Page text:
An accessible religious fable accompanied by beautiful images of the natural world.

THE LAST CHRISTMAS TREE

A young, struggling tree learns his worth in this debut picture book.

A little tree named Twig is planted at a Southern farm. But he experiences anxiety because he’s different from other trees: “It’s a horrible thing not to feel good about yourself, and Twig definitely did not feel good about himself.” He’s small; he’s a different color; and even as he grows, no buyers ever purchase him to be their Christmas tree. But Mr. B, the farm’s owner, lavishes attention on Twig, telling the tree he saves the best for last. As Mr. B gets ready to go home to the One, the name the trees use for the creator who is celebrated at Christmas, he finally explains why Twig, now grown large, is special. He’s a blue spruce, and he’s not supposed to flourish in such a warm climate. But Mr. B told a friend the One could “make anything grow anywhere,” and Twig was his proof. After Mr. B’s death, the friend, now a believer, creates a park around Twig. Mr. B’s faith and the love he shows for his friend, through Twig, are sure to inspire Christian readers. Hoffman’s choice to narrate from the perspectives of the trees gives children an easy way to grasp the complex issue of religious belief. The lovely illustrations, featuring mostly pale-skinned humans along with a variety of trees and woodland creatures, by watercolor artist Sauber are worth framing.

An accessible religious fable accompanied by beautiful images of the natural world.

Pub Date: July 7, 2020

ISBN: 978-1-64543-381-1

Page Count: 48

Publisher: Mascot Books

Review Posted Online: April 29, 2020

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Young readers will hunt out this enjoyable crowd pleaser again and again.

WE'RE GOING ON A GOON HUNT

Hunt for a bear? That’s so yesterday.

On a spooky Halloween night, we’re hunting for…a green GOON. We’re not really scared. Let’s start in a pumpkin patch. We can’t go over or under it, so we’ll just go through it. We’ll do the same in other likely goon hideouts: a swamp, a tunnel, a forest, a graveyard, and, finally, a haunted house. In this atmospheric “petrifying parody” of We’re Going on a Bear Hunt, a dad and his four kids, dressed in Halloween finery and accompanied by their costumed pup, search for the elusive quarry. They become more frightened (particularly dad and pooch, even from the outset) as they proceed along the increasingly murky path—except for the youngest, unicorn-outfitted child, who squeals a delighted welcome to whatever creature unexpectedly materializes. As in the classic original, evocative sound effects (“Gurgle hiss, gurgle hiss, gurgle hiss!”) ring out as the quintet moves through each hazard. Unsurprisingly, the group locates the goon, forcing them to retrace their steps home in a frenzied hurry, odd noises and all. They reach safety to discover…uh-oh! Meanwhile, someone’s missing but having a ball! Even readers who’ve never read or heard about the bear expedition will appreciate this clever, comical, fast-paced take. The colorful line illustrations are humorously brooding and sweetly endearing, with the family (all members present White) portrayed as growing steadily apprehensive. (This book was reviewed digitally with 8.5-by-20.8-inch double-page spreads viewed at 74.6% of actual size.)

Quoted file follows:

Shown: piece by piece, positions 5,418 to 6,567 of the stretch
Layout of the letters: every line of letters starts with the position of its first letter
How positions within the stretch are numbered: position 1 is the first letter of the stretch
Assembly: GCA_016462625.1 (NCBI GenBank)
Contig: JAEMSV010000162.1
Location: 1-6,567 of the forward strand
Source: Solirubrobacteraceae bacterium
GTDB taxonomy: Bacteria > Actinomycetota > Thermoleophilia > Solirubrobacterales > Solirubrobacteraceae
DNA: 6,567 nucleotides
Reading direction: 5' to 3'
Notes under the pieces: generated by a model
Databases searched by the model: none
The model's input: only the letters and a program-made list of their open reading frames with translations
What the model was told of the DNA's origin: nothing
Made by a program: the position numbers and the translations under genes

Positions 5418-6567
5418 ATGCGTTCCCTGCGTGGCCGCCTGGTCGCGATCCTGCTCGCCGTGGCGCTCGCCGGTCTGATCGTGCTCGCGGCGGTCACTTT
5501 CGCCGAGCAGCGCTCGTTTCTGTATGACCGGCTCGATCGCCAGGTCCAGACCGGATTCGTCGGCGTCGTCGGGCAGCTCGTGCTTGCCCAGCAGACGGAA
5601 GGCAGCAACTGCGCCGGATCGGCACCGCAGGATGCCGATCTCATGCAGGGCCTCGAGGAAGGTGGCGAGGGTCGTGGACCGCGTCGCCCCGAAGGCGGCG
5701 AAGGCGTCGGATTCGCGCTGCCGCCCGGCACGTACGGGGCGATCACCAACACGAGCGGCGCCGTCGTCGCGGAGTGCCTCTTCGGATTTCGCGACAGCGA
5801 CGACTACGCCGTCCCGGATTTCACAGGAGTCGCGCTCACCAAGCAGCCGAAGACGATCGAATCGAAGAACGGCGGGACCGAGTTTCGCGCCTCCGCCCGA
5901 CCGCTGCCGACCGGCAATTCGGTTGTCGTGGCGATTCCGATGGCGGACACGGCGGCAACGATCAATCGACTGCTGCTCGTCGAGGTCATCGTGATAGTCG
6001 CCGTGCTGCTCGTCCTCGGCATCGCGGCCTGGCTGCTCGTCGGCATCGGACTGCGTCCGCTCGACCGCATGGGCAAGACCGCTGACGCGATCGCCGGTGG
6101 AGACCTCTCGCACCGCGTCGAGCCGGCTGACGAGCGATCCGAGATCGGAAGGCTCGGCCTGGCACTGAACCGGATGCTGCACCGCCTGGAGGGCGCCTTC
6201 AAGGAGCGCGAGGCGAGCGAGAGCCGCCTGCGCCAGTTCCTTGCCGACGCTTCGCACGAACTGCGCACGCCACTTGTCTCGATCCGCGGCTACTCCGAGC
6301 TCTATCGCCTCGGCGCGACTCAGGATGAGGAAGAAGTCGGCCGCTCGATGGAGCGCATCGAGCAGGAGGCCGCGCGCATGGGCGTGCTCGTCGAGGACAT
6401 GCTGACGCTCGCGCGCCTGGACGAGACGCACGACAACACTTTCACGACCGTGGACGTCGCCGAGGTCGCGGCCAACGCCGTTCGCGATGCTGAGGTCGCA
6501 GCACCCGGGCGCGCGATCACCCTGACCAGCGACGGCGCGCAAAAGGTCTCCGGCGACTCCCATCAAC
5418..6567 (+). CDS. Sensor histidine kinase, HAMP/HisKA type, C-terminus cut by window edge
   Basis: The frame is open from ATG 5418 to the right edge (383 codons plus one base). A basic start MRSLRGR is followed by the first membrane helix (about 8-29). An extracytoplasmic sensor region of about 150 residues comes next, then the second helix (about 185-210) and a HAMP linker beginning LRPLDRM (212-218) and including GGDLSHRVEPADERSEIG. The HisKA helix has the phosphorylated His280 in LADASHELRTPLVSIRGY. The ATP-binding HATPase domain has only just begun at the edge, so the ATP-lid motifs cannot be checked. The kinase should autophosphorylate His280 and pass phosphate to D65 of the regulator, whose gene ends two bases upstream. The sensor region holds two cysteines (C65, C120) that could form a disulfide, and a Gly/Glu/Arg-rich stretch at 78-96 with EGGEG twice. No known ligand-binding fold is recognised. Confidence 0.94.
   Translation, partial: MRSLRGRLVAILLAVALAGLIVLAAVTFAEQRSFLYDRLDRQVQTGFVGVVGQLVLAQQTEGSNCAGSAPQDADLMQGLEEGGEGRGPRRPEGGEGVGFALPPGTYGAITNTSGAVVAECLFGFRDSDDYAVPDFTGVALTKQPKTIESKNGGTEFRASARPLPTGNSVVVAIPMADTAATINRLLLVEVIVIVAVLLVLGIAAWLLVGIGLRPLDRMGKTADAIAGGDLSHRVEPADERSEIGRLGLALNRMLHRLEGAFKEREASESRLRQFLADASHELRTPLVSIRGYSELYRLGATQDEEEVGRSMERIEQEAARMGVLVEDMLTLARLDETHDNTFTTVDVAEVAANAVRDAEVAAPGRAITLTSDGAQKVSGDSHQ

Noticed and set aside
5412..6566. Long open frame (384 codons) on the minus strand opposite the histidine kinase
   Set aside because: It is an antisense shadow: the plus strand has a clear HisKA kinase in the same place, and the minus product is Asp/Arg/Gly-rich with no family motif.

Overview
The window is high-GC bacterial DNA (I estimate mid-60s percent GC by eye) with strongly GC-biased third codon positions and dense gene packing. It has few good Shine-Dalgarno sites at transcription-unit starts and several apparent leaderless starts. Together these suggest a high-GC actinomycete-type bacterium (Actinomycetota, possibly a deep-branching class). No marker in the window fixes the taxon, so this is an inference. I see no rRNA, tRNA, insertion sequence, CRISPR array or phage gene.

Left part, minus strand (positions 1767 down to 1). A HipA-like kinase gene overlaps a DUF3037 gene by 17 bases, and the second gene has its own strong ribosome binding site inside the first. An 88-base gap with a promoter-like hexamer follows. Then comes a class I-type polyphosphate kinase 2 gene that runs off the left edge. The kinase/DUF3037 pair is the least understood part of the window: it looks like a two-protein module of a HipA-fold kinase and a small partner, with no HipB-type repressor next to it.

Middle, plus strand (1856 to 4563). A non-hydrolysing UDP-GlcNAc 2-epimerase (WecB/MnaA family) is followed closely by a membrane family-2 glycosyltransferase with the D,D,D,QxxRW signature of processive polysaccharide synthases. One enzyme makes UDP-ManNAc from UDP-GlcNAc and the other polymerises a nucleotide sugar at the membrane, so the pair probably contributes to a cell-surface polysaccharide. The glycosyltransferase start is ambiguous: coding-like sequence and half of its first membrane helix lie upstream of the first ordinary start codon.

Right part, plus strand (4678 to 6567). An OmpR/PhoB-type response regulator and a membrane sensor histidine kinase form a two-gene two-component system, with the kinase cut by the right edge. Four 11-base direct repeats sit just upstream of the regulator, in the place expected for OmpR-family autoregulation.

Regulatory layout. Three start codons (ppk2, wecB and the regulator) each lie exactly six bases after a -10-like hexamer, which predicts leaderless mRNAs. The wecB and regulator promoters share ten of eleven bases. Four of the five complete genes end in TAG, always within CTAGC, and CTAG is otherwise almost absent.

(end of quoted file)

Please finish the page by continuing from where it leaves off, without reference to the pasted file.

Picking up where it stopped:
Young readers will hunt out this enjoyable crowd pleaser again and again. (Picture book. 3-7)

Pub Date: Aug. 18, 2020

ISBN: 978-1-984813-62-6

Page Count: 40

Publisher: Putnam

Review Posted Online: July 14, 2020

Kirkus Reviews Issue: Aug. 1, 2020

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A good choice to share with wriggly listeners, who will soon be joining in.

AT THE OLD HAUNTED HOUSE

A Halloween book that rides on the rhythms of “Over in the Meadow.”

Although Halloween rhyming counting books abound, this stands out, with a text that begs to be read aloud and cartoony digital illustrations that add goofy appeal. A girl and two boys set off on Halloween night to go trick-or-treating. As the children leave the cozy, warm glow of their street, readers see a haunted house on a hill, with gravestones dotting the front yard. Climbing the twisty path to the dark estate takes time, so the story turns to the antics inside the house. “At the old haunted house in a room with no sun / lived a warty green witch and her wee witch one. ‘SPELL!’ cried the witch. ‘POOF!’ cried the one. / And they both practiced spells in the room with no sun.” The actions of the scary creatures within may seem odd, but the rhyme must go on: Cats scratch, goblins dust, monsters stir, and mummies mix. Eventually the three kids reach the front door and are invited in for stew, cake and brew. At first shocked by the gruesome fare, the children recover quickly and get caught up in partying with the slightly spooky but friendly menagerie.

A good choice to share with wriggly listeners, who will soon be joining in. (Picture book. 4-6)

Pub Date: Aug. 12, 2014

ISBN: 978-1-4778-4769-5

Page Count: 32

Publisher: Two Lions

Review Posted Online: July 16, 2014

Kirkus Reviews Issue: Aug. 1, 2014

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